Monday, 1 April 2013

The Palm-Wine Drinkard, 1952, Amos Tutuola ****

The Palm-Wine Drinkard was written in the first person narrative. The protagonist tells the story of how he was so addicted to palm-wine that his father provided him with the best palm wine tapper in the world. Unfortunately, the latter passed away. In consequence, the palm wine drinkard was determined to find the deceased, bring him back and ask him to continue with his job as his "personal palm wine tapper". Hence, began an arduous journey to the land of the dead, which triggered amazing chain of events.
Starting with his encounter with curious creatures, the red people in the red town, the wraith-island and the white tree destination. The unreturnable heaven's town. How a full bodied gentleman was reduced to a head and the invisible pawn and etcetera. It goes without saying that The Palm-Wine Drinkard is a folkloric magical and mystical novel. Magic is performed and supernatural beings and ghosts naturally interact with human beings. Indeed, a surrealistic read.

In my opinion, The Palm-Wine Drinkard is somewhat a difficult novel to review considering the fact that it is unlike anything I have ever read before. Although, it is comparable to the stories my grand-mother used to tell me in my infancy. For example: the story of a beautiful woman that refused to get married to any man and ended up married to a skull that hops. The story of someone that visited the land of the dead for one  reason or the other. And, the story of why the earth and the sky were separated from each another and so on and so forth. In fact, they are those stories I was always looking forward to after dinner and there is blackout.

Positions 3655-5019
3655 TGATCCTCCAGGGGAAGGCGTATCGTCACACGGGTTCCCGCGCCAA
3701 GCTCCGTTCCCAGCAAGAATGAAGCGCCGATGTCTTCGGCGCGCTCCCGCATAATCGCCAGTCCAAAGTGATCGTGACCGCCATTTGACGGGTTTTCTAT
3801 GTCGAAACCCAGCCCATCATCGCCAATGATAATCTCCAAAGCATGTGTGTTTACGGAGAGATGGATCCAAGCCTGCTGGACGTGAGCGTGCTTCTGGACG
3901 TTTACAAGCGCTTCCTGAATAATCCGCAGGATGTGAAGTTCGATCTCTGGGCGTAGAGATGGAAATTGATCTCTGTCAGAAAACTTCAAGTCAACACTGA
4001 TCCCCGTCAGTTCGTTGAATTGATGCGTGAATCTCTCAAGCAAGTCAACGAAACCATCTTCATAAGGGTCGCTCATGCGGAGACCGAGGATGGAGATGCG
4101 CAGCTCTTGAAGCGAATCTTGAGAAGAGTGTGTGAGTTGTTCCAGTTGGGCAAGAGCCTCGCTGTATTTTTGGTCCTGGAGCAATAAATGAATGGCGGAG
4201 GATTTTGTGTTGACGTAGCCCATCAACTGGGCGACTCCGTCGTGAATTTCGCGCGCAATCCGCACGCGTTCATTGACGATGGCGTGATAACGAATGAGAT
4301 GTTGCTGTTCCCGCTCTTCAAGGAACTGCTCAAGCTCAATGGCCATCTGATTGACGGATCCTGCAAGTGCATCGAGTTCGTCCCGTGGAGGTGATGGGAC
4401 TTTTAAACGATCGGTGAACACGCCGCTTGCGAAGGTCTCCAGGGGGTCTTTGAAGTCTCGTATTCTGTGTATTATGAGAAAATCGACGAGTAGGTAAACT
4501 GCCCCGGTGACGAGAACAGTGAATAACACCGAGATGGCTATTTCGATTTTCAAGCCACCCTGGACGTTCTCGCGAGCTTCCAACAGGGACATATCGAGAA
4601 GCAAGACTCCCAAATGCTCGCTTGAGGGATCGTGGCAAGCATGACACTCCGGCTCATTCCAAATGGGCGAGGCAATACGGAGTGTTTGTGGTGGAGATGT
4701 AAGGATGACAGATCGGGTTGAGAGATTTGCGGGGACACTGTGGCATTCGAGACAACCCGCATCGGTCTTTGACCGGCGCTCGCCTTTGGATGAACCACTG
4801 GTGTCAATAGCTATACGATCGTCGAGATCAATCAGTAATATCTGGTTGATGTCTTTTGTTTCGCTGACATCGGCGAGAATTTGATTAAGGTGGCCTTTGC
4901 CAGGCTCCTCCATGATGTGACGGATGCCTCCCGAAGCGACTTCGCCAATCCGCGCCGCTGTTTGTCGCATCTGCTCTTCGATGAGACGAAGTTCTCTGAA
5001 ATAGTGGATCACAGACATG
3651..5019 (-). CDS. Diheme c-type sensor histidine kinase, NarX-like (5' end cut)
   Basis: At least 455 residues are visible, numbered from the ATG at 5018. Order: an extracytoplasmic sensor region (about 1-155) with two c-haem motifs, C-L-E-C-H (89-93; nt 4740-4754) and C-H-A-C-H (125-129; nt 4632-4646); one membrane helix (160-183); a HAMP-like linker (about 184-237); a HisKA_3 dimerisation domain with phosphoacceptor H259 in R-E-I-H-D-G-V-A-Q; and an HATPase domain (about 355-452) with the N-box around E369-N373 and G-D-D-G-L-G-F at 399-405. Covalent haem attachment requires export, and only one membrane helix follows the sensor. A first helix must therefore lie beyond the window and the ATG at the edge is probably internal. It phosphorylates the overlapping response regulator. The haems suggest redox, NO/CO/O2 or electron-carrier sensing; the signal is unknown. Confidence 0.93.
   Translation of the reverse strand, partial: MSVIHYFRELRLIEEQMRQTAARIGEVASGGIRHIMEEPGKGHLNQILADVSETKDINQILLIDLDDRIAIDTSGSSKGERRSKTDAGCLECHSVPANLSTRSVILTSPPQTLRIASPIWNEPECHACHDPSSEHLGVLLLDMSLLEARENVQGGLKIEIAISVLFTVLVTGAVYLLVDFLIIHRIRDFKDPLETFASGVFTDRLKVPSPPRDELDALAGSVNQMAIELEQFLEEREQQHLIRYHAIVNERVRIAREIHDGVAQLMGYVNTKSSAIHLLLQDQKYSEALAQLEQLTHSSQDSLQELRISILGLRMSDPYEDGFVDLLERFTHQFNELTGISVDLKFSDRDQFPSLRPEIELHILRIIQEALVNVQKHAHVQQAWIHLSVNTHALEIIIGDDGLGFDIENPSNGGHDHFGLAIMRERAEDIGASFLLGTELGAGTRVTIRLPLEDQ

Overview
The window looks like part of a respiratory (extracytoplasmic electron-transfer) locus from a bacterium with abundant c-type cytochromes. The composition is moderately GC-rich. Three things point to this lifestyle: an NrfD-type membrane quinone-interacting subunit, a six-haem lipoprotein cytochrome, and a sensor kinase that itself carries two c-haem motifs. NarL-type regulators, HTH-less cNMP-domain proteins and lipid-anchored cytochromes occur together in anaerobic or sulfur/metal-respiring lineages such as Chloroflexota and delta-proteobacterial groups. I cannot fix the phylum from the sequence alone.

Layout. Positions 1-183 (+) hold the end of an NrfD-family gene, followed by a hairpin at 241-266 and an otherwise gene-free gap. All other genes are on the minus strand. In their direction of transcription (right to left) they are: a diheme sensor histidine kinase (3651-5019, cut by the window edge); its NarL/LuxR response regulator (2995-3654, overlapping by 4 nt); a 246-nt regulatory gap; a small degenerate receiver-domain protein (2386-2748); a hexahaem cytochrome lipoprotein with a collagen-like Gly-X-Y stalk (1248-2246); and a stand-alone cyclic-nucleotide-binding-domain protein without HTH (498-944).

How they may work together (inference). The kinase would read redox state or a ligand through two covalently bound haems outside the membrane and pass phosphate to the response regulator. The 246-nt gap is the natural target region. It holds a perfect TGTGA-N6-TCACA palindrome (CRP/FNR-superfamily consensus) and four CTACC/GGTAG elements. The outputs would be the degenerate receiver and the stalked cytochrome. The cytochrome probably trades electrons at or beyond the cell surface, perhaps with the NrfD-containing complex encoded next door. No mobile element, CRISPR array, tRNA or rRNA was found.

Even though, this book might have not been written in a Standard English, it is no deterrent to understand and therefore enjoy the story. As a matter of fact I took delight in reading it.
The Palm-Wine Drinkard was written in the 1940s and published in 1952; thus, the oldest published novel in the African Literature I have read so far. The kind I would love to read and then reproduce orally.

Undoubtedly, there is not one style of African literature. For this reason, I find it ludicrous when some are efforlessly trying to pigeonhole the African writers, who are certainly in their full right to expound on whatever topic they deem fit. These people are ignorant and need to be enlightened. Probably, they should start with reading the Palm-Wine Drinkard.

I am looking forward to reading more of Tutuola's novels or folk tales. Yes, I highly recommend; however, please bear in mind that you would be embarking on a surrealistic read.

Palm wine is an alcoholic drink made from fermented palm sap. (esp in W Africa)

25 comments:

  1. That definitely sounds like an interesting format. I wonder whether I would like it or not. Books with magical/mystical elements without being full-blown fantasy often don't work well for me.

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    1. Hi,
      yes, it is quite interesting. I must tell you it is full-blown fantasy. The only thing is that, it is not written in standard English, that might be the only reason why it might not work for you. Because, if it is just for the fantasy, believe me it is full blown.

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  2. I've been looking for this book for a while now. It's on a list I'm supposed to be reading.